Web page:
“Each cell within our body has a membrane made of lipids, which are a type of fat molecule,” Paul explains. “The LNPs we use are similar to this cell membrane. They are tiny spheres approximately 100 nanometres in diameter and made up of synthetically manufactured lipids and cholesterol. These tiny spheres encapsulate the drug therapy we are administering to the pregnant woman.” The spheres then circulate around the body via the bloodstream. As they pass through the pregnant uterus, they exit the bloodstream and bind to a particular protein. “We identified this protein as being expressed in high abundance on the surface of smooth muscle cells in the uterus during pregnancy,” Paul explains.  

Targeting the drug cargo to the uterus

In short, this novel drug delivery system uses nanomedicines to act like a truck to deliver a cargo of medicine directly to targeted cells and to a protein in the uterus. “That drug cargo contains nucleic acids which are a new class of therapeutics,” Paul explains. “They have amazing future potential as their effects are precise, efficient and stable. Nucleic acid therapeutics change the expression of genes. So we are using them to switch off genes that encourage labour contractions and switch on genes that discourage labour, by relaxing the uterus.”  
Paul has already experienced great success trialling this approach using pregnant human uterine cell lines, and tissue biopsied from the uterus of pregnant women who have given birth via caesarean section. Paul has also used computational models to investigate and better understand how these lipid-based nanomaterials react with the drugs they have on board. His pre-clinical work in this area has helped to predict the effectiveness and impacts of this new drug delivery system. 
Causes and complications of preterm labour

When a baby is born prematurely its arrival may be late preterm (34-36 weeks), moderately preterm (24-32 weeks), very preterm (28-32 weeks) or extremely preterm (born before 28 weeks of pregnancy). Though not all preterm babies experience health issues, the earlier the birth, the higher the level of potential complications for the newborn. These may range from impacts on heart function, hearing, vision and breathing, to impacts such as developmental delays and feeding problems. The greater the complications, the more pressures and stresses for the parents/carers.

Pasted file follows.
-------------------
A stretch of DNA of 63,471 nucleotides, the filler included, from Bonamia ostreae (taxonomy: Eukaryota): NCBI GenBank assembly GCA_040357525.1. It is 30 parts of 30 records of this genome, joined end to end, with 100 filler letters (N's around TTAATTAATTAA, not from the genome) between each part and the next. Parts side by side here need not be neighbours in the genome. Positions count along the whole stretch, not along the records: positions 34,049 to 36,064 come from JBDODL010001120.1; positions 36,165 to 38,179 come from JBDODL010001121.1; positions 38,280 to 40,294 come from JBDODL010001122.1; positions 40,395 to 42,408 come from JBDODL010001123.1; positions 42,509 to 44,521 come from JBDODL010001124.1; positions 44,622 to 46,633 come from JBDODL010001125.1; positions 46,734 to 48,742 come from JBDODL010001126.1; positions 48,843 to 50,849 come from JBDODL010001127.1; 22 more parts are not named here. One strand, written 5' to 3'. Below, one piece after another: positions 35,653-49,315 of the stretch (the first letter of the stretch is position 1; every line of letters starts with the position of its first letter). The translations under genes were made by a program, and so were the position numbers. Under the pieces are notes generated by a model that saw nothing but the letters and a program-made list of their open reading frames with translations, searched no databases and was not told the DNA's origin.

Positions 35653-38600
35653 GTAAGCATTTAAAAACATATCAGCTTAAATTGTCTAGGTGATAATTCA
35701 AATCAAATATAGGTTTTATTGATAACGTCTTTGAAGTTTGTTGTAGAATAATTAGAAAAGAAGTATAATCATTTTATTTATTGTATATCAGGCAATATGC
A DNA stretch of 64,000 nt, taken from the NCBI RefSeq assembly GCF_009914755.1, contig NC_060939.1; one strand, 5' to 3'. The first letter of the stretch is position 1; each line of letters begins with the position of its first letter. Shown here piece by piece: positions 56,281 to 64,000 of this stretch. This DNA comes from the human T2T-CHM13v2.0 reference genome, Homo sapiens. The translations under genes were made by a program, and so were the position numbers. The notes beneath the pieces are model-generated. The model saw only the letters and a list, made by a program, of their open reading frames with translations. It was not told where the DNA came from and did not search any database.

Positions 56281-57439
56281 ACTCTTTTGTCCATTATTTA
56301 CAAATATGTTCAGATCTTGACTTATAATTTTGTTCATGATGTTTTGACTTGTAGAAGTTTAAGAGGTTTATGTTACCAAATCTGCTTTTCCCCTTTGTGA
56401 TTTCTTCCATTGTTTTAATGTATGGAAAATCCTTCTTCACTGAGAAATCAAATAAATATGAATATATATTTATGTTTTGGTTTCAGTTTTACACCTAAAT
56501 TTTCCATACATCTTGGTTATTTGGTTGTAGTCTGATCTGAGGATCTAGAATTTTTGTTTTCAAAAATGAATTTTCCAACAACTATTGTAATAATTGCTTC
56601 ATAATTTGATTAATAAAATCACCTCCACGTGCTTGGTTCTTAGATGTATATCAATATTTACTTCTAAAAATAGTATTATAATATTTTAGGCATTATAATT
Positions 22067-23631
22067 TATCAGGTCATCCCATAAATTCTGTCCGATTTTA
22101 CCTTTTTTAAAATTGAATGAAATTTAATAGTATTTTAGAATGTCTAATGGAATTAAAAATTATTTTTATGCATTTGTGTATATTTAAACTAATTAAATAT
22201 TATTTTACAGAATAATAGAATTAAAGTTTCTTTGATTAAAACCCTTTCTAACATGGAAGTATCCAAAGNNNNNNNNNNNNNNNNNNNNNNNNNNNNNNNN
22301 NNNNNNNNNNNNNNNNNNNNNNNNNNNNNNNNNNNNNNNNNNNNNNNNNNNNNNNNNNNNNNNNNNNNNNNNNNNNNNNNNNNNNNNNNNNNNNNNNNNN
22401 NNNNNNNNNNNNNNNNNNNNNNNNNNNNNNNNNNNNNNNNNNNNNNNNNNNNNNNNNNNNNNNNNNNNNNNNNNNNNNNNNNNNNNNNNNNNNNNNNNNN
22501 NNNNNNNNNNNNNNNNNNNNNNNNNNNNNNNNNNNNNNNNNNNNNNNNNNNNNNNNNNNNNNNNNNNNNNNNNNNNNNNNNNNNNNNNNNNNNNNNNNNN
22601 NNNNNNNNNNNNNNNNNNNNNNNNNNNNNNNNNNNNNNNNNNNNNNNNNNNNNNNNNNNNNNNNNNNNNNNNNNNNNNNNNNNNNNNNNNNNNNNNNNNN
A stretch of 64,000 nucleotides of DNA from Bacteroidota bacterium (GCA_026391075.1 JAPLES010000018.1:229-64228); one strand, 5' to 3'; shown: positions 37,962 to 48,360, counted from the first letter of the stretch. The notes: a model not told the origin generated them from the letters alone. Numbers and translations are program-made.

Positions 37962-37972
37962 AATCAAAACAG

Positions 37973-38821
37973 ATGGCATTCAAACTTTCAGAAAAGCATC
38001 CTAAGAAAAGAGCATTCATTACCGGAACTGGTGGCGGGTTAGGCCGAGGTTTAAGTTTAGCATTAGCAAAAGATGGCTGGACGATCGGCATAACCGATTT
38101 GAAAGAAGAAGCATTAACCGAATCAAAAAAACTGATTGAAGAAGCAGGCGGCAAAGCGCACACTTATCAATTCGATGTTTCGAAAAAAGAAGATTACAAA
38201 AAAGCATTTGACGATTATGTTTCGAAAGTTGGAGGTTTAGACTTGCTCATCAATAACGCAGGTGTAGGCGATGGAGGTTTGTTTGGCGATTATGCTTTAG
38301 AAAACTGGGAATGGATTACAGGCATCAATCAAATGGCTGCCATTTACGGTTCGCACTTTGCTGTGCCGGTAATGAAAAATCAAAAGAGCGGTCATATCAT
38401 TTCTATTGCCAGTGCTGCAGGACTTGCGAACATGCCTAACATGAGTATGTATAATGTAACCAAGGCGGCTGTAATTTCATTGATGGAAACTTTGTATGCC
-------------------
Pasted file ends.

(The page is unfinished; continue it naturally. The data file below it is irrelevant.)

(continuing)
Globally, preterm birth is the biggest cause of death and disability in children under five. Maternal risk factors can include medical conditions, inflammation, infections and high blood pressure as well as carrying multiple babies, such as twins, having a prior preterm birth and a short time span of six months or less between pregnancies. Yet despite ongoing advances to ensure safer pregnancy and labour, the proportion of pre-term births, has dropped only slightly from 8.3% in 2011 to 8.2% in 2021. “This is why we have been working on our new drug delivery system which we hope will save thousands of lives by helping more mothers to carry their baby to full term, setting the baby on a trajectory for a healthier life”. 
Other applications 

In the future this drug delivery approach could be used to administer medication to increase contractions to bring on labour when a pregnancy continues past 42 weeks. “It could also be used to deliver contraction-blocking therapies to alleviate period pain or menstrual cramps,” says Paul. Beyond pregnancy and labour, this drug delivery method may also be adapted to target cells in other areas of the body for other health conditions. “For example, if a particular form of cancer exhibits high-level expression of a certain protein on the surface of the cells, then this could give us an avenue to target cancer killing agents to those cells,” Paul points out.  

Updated 3 weeks ago